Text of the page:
On Feb. 24, Old Fashioned Missionary Baptist Church at 515 Euclid Ave. had to cancel its Sunday service.
Destruction from a breaking and entering rendered the church unusable.
The church’s pastor, the Rev. Jeff Monhollen, was en route to church that Sunday when he heard about the burglary.
“A couple people had already arrived,” he said, “and called me on the way.”
Still, seeing it for himself “was a surprise anyway, because that [break-in] did a lot of damage.”
The public-address system and lawn-care equipment were among items stolen, but police said the devastation the burglars caused resulted from a search for copper. Ceiling panels were torn down, a baseboard heating system was ripped apart, and copper pipes were removed from the water heater, leading to flooding.
The church is insured, the pastor said.
This is the second copper theft from Old Fashioned. The previous episode occurred last summer.
“We had two air-conditioning units,” Pastor Monhollen said, and thieves “got up there, it’s like 10 feet off the ground, and they pulled the air conditioners off the pedestals.”
The Blade reported in August, 2011, that four Toledo churches had been the victims of copper theft.
Houses of worship are not sacred ground for thieves, particularly people seeking copper and other metals that are sold to recyclers.
“By far, copper theft leads the way” for claims filed by religious organizations, said Ed Steele, risk control manager for Church Mutual Insurance Co., the top underwriter for religious organizations in the United States.
“For the past two years, we’ve been IDing copper-theft claims among all our churches across the country; 2,744 claims were submitted where copper was stolen from the facility in one fashion or another. Those totaled $18.4 million in damages that we had to adjust.”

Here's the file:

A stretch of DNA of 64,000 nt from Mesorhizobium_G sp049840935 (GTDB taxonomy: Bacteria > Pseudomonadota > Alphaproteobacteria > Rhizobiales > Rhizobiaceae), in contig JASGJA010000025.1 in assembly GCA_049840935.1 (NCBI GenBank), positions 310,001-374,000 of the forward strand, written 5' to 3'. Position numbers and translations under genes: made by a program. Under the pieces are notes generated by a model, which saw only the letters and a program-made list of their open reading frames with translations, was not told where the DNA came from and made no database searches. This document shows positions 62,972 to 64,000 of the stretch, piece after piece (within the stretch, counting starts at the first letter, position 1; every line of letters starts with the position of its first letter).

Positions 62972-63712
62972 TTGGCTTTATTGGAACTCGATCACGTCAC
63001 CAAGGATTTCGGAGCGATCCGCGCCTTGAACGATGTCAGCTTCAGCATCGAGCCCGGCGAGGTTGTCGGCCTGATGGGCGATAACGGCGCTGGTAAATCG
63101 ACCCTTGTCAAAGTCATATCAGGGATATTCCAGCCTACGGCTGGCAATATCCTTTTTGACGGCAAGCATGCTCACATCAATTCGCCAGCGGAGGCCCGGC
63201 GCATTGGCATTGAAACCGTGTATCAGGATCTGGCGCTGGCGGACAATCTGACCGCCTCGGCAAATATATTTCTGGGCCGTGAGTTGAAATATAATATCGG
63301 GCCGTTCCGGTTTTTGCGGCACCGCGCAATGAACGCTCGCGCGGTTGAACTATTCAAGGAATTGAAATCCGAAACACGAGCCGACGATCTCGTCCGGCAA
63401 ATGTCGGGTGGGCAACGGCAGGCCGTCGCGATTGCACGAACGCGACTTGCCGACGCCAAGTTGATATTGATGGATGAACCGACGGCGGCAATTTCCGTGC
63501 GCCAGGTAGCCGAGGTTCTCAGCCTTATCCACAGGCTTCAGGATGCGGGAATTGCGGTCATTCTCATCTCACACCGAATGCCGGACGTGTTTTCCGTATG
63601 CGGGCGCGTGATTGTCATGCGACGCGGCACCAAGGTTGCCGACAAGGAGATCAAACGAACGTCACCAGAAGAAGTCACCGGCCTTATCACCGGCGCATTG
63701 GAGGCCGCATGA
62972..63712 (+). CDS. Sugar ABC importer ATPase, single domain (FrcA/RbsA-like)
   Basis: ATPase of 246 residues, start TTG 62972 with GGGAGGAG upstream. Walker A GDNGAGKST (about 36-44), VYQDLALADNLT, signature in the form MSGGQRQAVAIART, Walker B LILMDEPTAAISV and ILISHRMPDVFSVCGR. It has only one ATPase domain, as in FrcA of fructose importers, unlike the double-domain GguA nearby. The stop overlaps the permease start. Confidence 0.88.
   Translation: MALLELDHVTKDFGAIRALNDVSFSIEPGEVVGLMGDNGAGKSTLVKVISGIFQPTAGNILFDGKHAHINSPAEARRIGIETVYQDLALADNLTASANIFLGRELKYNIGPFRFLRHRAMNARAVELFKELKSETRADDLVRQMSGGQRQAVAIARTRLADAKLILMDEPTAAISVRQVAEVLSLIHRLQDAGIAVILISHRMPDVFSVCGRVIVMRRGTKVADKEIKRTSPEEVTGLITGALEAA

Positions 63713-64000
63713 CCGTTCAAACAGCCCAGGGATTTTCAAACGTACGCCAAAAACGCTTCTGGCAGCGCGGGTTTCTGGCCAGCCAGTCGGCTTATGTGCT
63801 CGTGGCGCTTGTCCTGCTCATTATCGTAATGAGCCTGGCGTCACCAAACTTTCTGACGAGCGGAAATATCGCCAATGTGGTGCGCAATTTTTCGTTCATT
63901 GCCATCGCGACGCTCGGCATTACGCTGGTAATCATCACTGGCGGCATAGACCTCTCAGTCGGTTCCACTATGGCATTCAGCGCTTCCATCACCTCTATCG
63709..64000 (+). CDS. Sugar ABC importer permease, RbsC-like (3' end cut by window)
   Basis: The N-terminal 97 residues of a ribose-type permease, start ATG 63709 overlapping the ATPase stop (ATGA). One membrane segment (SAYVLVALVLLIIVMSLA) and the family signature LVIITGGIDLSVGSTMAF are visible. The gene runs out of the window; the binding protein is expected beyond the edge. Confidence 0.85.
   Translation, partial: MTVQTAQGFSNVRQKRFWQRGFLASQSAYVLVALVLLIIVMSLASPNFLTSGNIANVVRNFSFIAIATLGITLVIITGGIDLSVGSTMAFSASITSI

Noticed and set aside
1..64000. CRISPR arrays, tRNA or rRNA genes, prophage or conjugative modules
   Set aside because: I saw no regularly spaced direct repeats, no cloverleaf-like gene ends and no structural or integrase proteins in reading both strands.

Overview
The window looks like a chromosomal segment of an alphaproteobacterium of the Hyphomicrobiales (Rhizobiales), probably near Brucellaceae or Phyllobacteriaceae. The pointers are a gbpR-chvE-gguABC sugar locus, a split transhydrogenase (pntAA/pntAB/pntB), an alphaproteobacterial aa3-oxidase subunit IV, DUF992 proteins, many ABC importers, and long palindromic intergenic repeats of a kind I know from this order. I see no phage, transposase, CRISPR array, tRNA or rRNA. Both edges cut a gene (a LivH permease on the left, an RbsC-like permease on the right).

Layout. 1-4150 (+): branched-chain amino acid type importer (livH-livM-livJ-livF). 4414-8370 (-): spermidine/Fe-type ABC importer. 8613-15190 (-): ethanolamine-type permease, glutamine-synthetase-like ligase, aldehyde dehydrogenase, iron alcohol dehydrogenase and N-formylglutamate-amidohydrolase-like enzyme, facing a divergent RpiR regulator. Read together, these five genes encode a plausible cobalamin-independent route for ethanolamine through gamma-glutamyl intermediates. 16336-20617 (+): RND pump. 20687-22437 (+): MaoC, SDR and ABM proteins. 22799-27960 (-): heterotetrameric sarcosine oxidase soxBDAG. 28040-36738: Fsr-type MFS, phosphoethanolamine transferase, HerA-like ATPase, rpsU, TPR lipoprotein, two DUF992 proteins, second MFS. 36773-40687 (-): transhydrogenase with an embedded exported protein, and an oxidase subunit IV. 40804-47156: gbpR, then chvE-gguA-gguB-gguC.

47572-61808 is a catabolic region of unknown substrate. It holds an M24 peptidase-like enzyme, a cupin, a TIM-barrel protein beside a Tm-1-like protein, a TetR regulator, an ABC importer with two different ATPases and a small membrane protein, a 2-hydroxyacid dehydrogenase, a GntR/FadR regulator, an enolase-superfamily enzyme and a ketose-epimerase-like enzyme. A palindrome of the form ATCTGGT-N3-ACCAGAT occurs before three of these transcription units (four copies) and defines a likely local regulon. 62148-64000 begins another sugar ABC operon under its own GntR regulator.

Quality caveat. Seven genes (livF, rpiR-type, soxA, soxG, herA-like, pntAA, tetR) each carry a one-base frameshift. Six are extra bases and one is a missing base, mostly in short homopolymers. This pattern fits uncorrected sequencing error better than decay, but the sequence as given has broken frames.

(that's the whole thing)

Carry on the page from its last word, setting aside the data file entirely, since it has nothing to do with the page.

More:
Ohio was fourth in the nation for claims filed by religious organizations for copper theft; North Carolina was No. 1, Mr. Steele said.
Last year, copper theft totaled “47 percent of all theft claims Church Mutual experienced,” Mr. Steele said.
“When we dig deeper into those claims, air-conditioning units make up about 86 percent of those claims [and] 89 percent of dollars we spent out.”
To protect air-conditioning units, Church Mutual recommends industrial-quality cage-guard enclosures. Tamper-resistant hardware should also be installed, he said.
Pastor Monhollen said that repairs at the church are in the works and by Easter, Old Fashioned and its 175 members will be doing the “normal things that we always do,” he said. Old Fashioned Missionary Baptist Church has services on Sundays at 10 a.m. and 6 p.m.
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